A Twitter account worth following: To get updates about WordPress, you must follow the WordPress account. If you want to start contributing to WordPress, GoodFirstBugs is good to follow.

An article worth reading: How to contribute to WordPress Core, by Abdullah Ramzan, a developer, community wrangler, and regular Core contributor.

A habit worth forming: Get good sleep because it helps to improve brain performance, mood, and health. Especially for working professionals, sleep deprivation negatively affects work performance, productivity, and quality. They can have more difficulty in concentrating, learning, and communicating. And daily exercise is a must. Running, walking, whatever you like to do.

How to Develop a WordPress Developer

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Are you a WordPress developer or looking to become one? Mentorship is a huge part of developing for the web and the WordPress space is no different. If you're looking to become a WordPress developer, one of the best ways to succeed is to find a mentor—of which there are lots in the WordPress community that are willing to help you. Mentorship allows you to gain the wisdom that comes with years of experience in a much shorter time. It provides a resource and an advocate for you in the industry. It not only help you grow as a developer, but opens doors to find work and other opportunities!

Alternatively, if you have been a WordPress developer for any length of time (literally any), consider mentoring others that are looking to become developers! In this meetup, Courtney Robertson sits down with a couple of folks that have been WordPress developers for a while to talk about mentorship, the benefits or being a mentor, and ways that you can get started — whether you're looking for a mentor or want to be one for an aspiring WordPress developer!

This free virtual event is presented by GoDaddy Pro and will take place on Wednesday, June 29, 2022 at 3pm EDT.

Read more and register here.
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In other WordPress news...

  • Gutenberg 13.5, which became available June 22, comes with 12 enhancements and 15 bug fixes. Among the updates are an improved featured image UX, expanded design tools for the Post Navigation Link block, and a few accessibility fixes. Sarah Gooding at WPTavern covers what’s new in Gutenberg 13.5.
  • WordPress made a sneaky appearance in the New York Times! The paper’s latest crossword featured WordPress as eight-down with the clue, "popular blogging platform."
  • Anne McCarthy, the Automattic-sponsored program manager for the Full Site Editing (FSE) outreach experiment, has put out a call for volunteers and designers to help with usability testing to sign up by today. The latest experiment will pair up members of the program with community designers with the aim to "directly learn what kind of refinement is needed by watching someone use the current experience."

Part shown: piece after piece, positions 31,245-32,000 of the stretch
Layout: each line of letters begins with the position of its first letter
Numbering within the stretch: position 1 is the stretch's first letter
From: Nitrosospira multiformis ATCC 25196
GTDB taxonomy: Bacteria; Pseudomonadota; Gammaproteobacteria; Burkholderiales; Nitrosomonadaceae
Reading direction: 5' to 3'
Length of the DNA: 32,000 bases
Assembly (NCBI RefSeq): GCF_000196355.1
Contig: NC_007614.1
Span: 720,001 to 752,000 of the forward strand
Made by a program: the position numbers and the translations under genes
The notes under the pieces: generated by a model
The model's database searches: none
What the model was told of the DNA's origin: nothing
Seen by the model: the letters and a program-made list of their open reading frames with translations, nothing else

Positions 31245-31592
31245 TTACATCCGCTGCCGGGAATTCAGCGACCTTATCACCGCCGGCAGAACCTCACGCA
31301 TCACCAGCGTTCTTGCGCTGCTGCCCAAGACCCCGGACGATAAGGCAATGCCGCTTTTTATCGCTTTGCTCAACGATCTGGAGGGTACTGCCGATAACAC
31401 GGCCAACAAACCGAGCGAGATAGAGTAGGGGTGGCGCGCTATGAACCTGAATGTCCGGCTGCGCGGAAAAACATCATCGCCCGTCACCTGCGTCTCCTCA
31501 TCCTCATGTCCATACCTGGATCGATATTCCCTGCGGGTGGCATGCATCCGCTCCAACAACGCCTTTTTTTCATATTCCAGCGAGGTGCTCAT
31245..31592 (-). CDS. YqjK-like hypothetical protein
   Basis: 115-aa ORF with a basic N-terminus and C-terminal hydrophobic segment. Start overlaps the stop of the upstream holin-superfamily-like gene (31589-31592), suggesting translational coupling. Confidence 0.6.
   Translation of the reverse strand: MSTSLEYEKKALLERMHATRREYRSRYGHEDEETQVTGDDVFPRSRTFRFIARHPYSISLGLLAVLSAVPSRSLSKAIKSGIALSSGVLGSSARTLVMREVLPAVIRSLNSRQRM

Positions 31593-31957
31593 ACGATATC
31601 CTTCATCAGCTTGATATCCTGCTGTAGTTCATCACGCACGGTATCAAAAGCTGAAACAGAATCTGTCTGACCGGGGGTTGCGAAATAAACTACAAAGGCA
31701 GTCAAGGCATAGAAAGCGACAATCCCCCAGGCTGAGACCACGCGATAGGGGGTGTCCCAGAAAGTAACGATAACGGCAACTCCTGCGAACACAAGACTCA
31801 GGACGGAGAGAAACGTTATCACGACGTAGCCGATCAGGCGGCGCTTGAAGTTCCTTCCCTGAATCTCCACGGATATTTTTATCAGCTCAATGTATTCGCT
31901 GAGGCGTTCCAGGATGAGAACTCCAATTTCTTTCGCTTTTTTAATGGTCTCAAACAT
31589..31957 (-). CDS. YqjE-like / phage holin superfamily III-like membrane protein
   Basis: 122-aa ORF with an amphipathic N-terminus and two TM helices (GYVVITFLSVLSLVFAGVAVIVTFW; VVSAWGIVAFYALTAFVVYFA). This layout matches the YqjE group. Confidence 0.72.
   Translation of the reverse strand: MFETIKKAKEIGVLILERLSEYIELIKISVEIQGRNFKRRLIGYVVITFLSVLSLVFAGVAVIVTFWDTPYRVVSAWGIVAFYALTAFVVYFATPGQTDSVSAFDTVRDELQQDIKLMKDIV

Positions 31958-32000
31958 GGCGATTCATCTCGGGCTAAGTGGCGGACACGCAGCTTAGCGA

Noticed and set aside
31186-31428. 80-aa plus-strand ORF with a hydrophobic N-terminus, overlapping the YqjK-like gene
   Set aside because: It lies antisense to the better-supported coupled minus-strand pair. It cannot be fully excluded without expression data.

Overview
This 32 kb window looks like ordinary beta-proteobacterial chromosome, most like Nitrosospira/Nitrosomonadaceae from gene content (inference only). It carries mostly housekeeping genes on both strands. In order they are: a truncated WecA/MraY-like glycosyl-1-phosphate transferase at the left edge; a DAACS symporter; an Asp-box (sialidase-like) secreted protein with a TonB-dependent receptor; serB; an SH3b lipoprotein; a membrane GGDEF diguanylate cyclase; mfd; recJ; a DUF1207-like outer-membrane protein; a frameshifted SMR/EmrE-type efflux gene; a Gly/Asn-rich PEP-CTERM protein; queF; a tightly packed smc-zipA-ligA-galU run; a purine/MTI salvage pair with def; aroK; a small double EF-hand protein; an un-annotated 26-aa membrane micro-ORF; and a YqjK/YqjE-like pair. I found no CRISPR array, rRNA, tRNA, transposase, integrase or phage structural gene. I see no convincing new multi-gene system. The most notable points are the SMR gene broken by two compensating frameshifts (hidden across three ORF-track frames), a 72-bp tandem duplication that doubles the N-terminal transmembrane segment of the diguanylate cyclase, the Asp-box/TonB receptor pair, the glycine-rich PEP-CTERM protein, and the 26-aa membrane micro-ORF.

• Jason Broderick is hosting a new podcast over at BuddyBoss, aptly named The BuddyBoss Podcast. Two videos (and audio episodes) are already available.
  • MasterWP Editorial Director Nyasha Green has an important message for most of the WordPress community: take a break! Green argues it’s important to identify something outside of code and tech that brings you joy, as well as give yourself a breather from all the frustration that often festers within the community.
  • The discussions from WordCamp Europe 2022 just keep on giving. The new episode of Post Status’ Draft features a chat between Automattic’s Richard Midson and Post Status publisher Cory Miller on opportunities for WordPress as a podcasting platform.
  • Contributing to WordPress as a newbie or a seasoned creator is often the difference between seeing the forest or the trees. On this week’s episode of Underrepresented in Tech, Allie Nimmons and Michelle Frechette imagine how contributing to WordPress looks from the point of view of someone new to the project and community.
  • Strattic’s acquisition by Elementor has been hot news as of late, and for good reason. MasterWP recently sat down with Strattic CEO Miriam Schwab to talk about the acquisition, gender barriers in tech, and the future of WordPress.
  • Virtual meetups may have been viewed as a pandemic band-aid solution for a while, but are they here to stay? In a new episode of WPTavern’s Jukebox, developer and WordCamp volunteer Milan Ivanovic talks about the importance of real world events against the backdrop of online ones.
  • Extendify has released a new free Extendable Theme, bringing the total WordPress block theme count to 84. The Extendable Theme claims to be the most expressive block theme yet with multiple style variations support. Also, check the new Wei Theme by the company’s Head of Product Rich Tabor, a minimal block theme with bold color schemes and color-matching featured images.
  • In case you missed it last week, Elementor has laid off 15 percent of its workforce, or 50-60 employees. As Sarah Gooding at WPTavern reports, the company has cited inflation and an impending 2023 recession as the reasons behind its decision.
  • When you’ve worked with a tool for a long time, it’s hard to see things from the same perspective as an outsider or even a casual user, according to the WPMinute’s Eric Karkovack. In a new opinion piece, Karkovack points out the oft-missed reasons why a freelancer wouldn’t choose WordPress for a project.
  • Last week, MasterWP guest contributor Spencer Forman argued against default caching by managed web hosts. Rob Howard has since posted a rebuttal to Forman’s argument while investigating the tradeoffs facing managed WordPress hosts